Preparation of Sample

Use 0.1 mm beads for bacteria, 0.5 mm beads for yeast, fungi and tissue culture cells and 1.0 mm or 2.5 mm beads for fresh plant and animal tissue. If you have solid tissue, pre-chop it into pieces less than 1 mm in cross-section with scalpel ort single-edge razor blade**. Up to 400 mg (wet wt) of biomaterial can be disrupted per ml of extraction media. In most applications, beads made of glass or zirconia-silica give excellent results. In special cases (grinding dry leaf material, wet grinding soaked seeds, disrupting skin or cartilage) beads made of denser material such as zirconia or steel may be required. Click here for additional guidelines on selecting bead media.
  ** If your sample is already harvested and frozen, do not thaw. This is especially important if you are isolating nucleic acids. Rather, Cryopulverize the sample. For information on this method see http:/products/40/biopulverizer

 Fill the screw-cap vial at least 1/2 full (1/2-3/4 is okay) with beads. Then add extraction media and cells, being sure to fill the microtube almost to the top. Exclude as much air from the microtube as possible. Use screw-cap microtubes with integral o-ring seals in order to eliminate aerosol formation during the homogenization. Be sure there are no beads on the threads of the microtubes when screwing down the cap.

Operating the Mini-BeadBeater

     1) Load 1 to 24 microtubes into the clear, vial holder ring holder. Distribute them symmetrically as you would do with a centrifuge. If using less than 4 sample vials, insert vials so that at least four vials are in the holder.
      2) Place the loaded vial holder ring on the aluminum wiggle head (the later being attached to the motor). Rotate the loaded vial holder ring to a position where the hole in the vial holder ring is aligned with the anti-rotation pin sticking out of the wiggle head. Slide the vial holder ring down the pin and seat it on the wiggle head. Next, align the large, black plastic hold-down cap and slide it down to contact the tops of the microtubes.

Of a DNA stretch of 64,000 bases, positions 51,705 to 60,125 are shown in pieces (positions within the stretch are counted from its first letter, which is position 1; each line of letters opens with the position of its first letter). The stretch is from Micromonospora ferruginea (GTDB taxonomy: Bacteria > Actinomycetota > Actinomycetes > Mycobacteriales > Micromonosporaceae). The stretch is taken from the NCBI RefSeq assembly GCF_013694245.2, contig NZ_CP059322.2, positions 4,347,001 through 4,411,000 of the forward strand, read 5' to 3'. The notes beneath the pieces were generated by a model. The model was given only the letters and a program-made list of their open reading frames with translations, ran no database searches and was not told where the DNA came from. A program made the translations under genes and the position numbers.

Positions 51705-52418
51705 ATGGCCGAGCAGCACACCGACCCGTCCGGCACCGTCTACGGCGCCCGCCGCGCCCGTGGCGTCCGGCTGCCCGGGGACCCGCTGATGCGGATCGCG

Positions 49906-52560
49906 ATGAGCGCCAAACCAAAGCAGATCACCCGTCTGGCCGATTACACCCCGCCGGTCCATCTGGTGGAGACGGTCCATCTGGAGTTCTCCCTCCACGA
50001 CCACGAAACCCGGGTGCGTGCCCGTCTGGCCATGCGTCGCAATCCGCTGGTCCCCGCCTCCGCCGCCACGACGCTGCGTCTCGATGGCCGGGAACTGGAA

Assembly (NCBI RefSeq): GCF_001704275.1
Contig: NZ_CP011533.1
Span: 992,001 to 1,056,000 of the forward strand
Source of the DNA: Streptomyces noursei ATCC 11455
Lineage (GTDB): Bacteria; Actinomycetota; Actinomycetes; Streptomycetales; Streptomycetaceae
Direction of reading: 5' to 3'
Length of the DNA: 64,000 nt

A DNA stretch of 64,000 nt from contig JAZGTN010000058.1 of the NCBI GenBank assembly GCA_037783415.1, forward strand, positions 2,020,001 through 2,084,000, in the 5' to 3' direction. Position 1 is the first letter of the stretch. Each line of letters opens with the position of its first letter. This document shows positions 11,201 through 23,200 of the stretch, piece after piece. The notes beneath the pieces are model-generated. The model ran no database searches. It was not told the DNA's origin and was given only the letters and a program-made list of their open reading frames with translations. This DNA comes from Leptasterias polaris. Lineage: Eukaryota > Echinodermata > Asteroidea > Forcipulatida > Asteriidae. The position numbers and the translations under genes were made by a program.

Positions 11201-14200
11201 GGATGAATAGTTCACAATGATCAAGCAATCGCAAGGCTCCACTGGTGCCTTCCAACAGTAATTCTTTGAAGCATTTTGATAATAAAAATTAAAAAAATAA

3) Screw on and firmly hand tighten the aluminum knob. To do this, the locking pin, which is part of the knob, must be in the down position. A slight twist of the pin keeps it in either a down or raised position. As you tighten the aluminum knob a clicking sound will be heard as the locking pin engages holes in the black hold-down cap.
IMPORTANT! The locking pin is an important safety feature. Test that the pin has engaged into one of the ring of holes on the hold down cap. To do this, attempt to further tighten the knob. Do not proceed if the cap does not lock. Raise up the pin on the aluminum knob and repeat the tightening, locking and testing process. Failure to sufficiently tighten the aluminum knob or to engage the locking pin can result in rapid distruction of the central shaft of the aluminum wiggle head.
      4) Set the timer. A typical setting for cell disruption is 2-3 minutes. (Note: If you are working with heat-sensitive material, consider homogenizing for a shorter period, say 1 minute, then remove the vial holder with its vials and cooling the vials in ice-water mix for 1 minute. Cycle thus, for a total runtime of three minutes. No cooling is needed for nucleic acid extraction providing you are doing cell disruption in nucleic acid extraction media).
      5) Select the shaking speed with the slide knob on the top of the MBB-24. The speed can be varied from about 2000 oscl/min (2.0 on the speed label) to 3450 oscl/min. Speeds lower than the maximum are seldom used in cell disruption applications except in special circumstances. Converting low settings discribed in the literature for FastPrep 24 (MP Biomedicals) machines are problematic as their speed setting are defined in confusing units of M/sec. As a rule, operating a MBB-24 at its maximum 3450 rpm will deliver optimal cell disruption yields.
      6) Start the machine by pressing the start/stop button. The timer resets itself automatically at the end of the run.
      7) To remove the vials and vial holding ring, first raise the locking pin in the up position (a slight turn of the locking pin knob will keep it in the raised positon). Unscrew the aluminum knob, remove the black vial hold down cap and, finally the vials in their vial holding ring. The vial holding ring can be conviently be place on a provided blue vial ring holder (alias:up-side-down tumbler).

Safety Concerns

The MBB-24 will only operate with the black plastic hood closed over the shaking mechanism. This prevents the user from coming in contact with the shaker during operation and helps trap any material that might leak or break free.


Internal components of the MBB-24 have no servicable parts. A large sealed bearing inside the wiggle head can get hot during prolonged running times. While not a requirement, allowing the bearing to cool down between runs will increase its lifetime.  Lubrication inside the sealed bearing is compromised at cold temperatures. Operation of the MBB-26 in a cold room is not recommended.  Furthermore, cold air is not an effecient way to cool vials during the beadbeating process.

The large, black O-ring just below the aluminum wiggle head will need to be replaced from time to time. Without the O-ring the aluminum wiggle head will spin rather than shake. Should the O-ring break, go to BioSpec's Parts and Accessories link on our home page to purchase a repair kit. Because this O-ring is located on the outside of the MBB-24, change-out is a simple five minute task.